Meadow Walker has been fighting for two years to settle wrongful death lawsuit for her late father. The passing of actor Paul Walker was first seen as an accident. However, Meadow wanted to make it clear that Porsche and their cars are responsible for this double crime. The late actor could have survived the crash if it weren’t for the Porsche seat belt design.
Meadow Walker Won the Case against Porsche at the Beginning of October
According to official documents, Meadow Walker and Porsche reached settlement at the beginning of October. However, their agreement was kept confidential.
Porsche was the defendant in another case related to the death of actor Paul Walker. The star’s father, Paul Walker III, who is also the acting executor of his son’s estate, is the one who opened this second lawsuit.
Paul Walker was 40 years old when he drove on his last road in life. He was in the passenger seat of a Porsche Carrera GT when he crashed into a tree. The tragedy took place near a charity event in Santa Clarita, California, on November 30, 2013. The vehicle caught fire with both driver Roger Rodas and Paul Walker inside.
The two persons were declared dead at the scene. Two years after the tragedy, Meadow Walker filed a lawsuit against Porsche. She claimed that it was the 605-horsepower engine and seatbelt design that put the life of her father in jeopardy.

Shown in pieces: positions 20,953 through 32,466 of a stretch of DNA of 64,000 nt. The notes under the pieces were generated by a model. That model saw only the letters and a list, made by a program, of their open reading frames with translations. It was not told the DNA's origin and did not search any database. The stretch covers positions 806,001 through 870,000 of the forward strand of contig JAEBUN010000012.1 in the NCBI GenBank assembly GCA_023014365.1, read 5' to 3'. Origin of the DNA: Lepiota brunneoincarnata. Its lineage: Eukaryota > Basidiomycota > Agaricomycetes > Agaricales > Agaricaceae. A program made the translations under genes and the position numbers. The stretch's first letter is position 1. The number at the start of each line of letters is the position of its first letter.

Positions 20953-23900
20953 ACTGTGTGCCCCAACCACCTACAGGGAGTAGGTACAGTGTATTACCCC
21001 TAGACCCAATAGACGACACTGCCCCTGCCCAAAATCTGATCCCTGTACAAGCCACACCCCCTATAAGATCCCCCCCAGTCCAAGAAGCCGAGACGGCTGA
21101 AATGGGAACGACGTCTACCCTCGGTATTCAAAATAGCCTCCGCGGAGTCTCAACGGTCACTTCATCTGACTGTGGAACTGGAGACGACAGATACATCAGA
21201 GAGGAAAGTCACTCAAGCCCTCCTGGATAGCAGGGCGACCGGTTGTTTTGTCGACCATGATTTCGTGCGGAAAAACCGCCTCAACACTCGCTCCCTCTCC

The Late Actor Paul Walker Survived the Crash Yet Couldn’t Escape from Damaged Car
The lawsuit, later on, revealed that the late actor was alive after the crash. In fact, he continued to breathe for 1 minute and 20 seconds. It was the flames that led to the death of the performer.
The seatbelt impaired Paul Walker from escaping the death trap while the excessively powerful engine caused the crash in the first place. Meadow’s lawyer, Jeff Milam, claimed that Porsche Carrera GT should be cataloged as a dangerous machine to anyone.
“The bottom line is that the Porsche Carrera GT is a dangerous car. It doesn’t belong on the street.”
Porsche’s defense claimed that Paul Walker was fully aware of the risks he took whenever he drove his 2005 Carrera GT. Nonetheless, the court rendered this statement void and settled the lawsuit for $10.1 million in favor of Meadow.
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